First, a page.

Medium Staying Power
It appears that the initial interest in alternative meats is failing to grow or sustain itself.
Citing research conducted by Information Resources Inc., Bloomberg reports that sales of refrigerated meat alternatives declined more than 10% in the past year. Beyond Meat’s stock has dropped 75% since the start of the year, and according to CNBC, the company’s market value is down more than $12 billion over the last three years.
The company had to revise its earlier sales projections for 2022 down by about $100 million, now estimating it will finish out the year with sales somewhere in the range of $470 million to $520 million. To reduce costs, the company announced last month it was cutting its global workforce of 1,000 by 40 employees.
This year McDonald’s initiated a test run of its McPlant burger, which was part of a partnership with Beyond Meat, but it just wasn’t catching on with consumers. The product was quietly removed from the menu in American restaurants.
Waning consumer interest comes along with shake-ups within Beyond Meat’s executive board. Last week, COO Doug Ramsey was suspended after he was arrested for allegedly biting off part of another man’s nose, and this week the company announced its chief supply chain officer would be stepping down.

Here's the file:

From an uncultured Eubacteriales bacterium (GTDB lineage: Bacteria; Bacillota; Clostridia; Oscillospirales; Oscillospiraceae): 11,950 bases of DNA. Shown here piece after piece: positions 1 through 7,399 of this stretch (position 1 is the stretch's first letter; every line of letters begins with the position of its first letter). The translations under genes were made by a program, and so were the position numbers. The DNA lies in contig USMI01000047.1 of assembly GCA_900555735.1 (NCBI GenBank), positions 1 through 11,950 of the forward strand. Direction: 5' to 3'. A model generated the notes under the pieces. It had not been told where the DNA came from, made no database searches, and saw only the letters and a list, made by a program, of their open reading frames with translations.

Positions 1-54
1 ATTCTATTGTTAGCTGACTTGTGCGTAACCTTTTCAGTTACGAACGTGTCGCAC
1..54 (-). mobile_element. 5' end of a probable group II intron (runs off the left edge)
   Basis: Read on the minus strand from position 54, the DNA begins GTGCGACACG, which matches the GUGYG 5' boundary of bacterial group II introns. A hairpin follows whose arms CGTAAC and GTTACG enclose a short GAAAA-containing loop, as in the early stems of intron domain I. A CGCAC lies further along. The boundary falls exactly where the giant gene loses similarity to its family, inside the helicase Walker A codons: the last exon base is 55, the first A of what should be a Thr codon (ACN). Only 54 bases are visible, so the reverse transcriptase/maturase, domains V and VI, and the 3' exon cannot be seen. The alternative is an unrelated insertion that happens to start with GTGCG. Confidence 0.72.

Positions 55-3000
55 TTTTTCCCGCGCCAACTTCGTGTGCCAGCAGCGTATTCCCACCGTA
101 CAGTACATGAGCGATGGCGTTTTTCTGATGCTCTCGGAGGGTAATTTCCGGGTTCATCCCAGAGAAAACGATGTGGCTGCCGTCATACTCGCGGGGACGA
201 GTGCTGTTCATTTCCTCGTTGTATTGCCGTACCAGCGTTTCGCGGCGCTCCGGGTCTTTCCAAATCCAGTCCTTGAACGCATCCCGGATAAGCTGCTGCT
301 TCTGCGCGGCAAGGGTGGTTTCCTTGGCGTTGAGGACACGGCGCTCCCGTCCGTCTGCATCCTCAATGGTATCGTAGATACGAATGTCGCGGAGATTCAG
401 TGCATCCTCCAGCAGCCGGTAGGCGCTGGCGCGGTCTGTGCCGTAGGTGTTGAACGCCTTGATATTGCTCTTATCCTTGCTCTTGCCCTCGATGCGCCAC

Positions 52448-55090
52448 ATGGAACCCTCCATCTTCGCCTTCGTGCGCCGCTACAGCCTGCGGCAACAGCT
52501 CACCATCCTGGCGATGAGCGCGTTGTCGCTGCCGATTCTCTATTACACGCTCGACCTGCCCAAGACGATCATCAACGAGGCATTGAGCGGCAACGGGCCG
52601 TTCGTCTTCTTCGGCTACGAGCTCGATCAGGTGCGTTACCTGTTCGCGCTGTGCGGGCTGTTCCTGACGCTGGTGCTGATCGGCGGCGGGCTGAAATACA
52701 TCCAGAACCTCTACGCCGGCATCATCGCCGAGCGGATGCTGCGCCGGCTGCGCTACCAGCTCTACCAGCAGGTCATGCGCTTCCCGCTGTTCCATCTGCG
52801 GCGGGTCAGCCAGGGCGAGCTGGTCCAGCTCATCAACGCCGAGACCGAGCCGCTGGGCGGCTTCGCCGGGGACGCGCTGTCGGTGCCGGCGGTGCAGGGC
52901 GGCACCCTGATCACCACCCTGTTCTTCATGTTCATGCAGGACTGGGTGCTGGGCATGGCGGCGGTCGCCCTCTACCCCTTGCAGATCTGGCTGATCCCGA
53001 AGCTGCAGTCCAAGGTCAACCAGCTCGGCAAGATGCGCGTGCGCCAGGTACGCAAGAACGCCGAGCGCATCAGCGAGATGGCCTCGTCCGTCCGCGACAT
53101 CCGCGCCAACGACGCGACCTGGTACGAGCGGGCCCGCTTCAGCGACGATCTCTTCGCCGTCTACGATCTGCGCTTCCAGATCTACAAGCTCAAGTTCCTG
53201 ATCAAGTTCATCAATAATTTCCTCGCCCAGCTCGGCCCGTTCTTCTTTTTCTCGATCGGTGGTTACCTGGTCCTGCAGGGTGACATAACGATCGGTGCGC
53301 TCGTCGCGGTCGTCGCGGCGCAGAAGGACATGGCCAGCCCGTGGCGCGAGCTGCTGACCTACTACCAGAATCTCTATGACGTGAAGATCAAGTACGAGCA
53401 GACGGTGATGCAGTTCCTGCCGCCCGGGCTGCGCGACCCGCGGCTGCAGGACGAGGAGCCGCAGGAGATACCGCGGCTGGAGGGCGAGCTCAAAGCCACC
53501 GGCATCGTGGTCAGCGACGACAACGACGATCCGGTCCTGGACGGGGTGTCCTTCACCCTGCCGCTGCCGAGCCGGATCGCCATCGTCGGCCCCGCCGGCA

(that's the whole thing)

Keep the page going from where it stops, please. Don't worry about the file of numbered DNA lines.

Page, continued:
Impossible Foods partnered with Cracker Barrel Old Country Store to sell its non-meat breakfast sausage. The announcement on Facebook was met with some praise and considerable criticism.
“Not in a billion years am I eating this. The only thing impossible will be how to recover from this mess,” one commenter wrote.
Others mocked those who were so offended by the offering, but the reaction suggests an analysis by Deloitte Consulting was correct. The firm suggested that many consumers are turned off by the perceived “woke” nature of the product. The firm also did a survey in July that found that fewer consumers see alternative meats as healthier and better for the environment.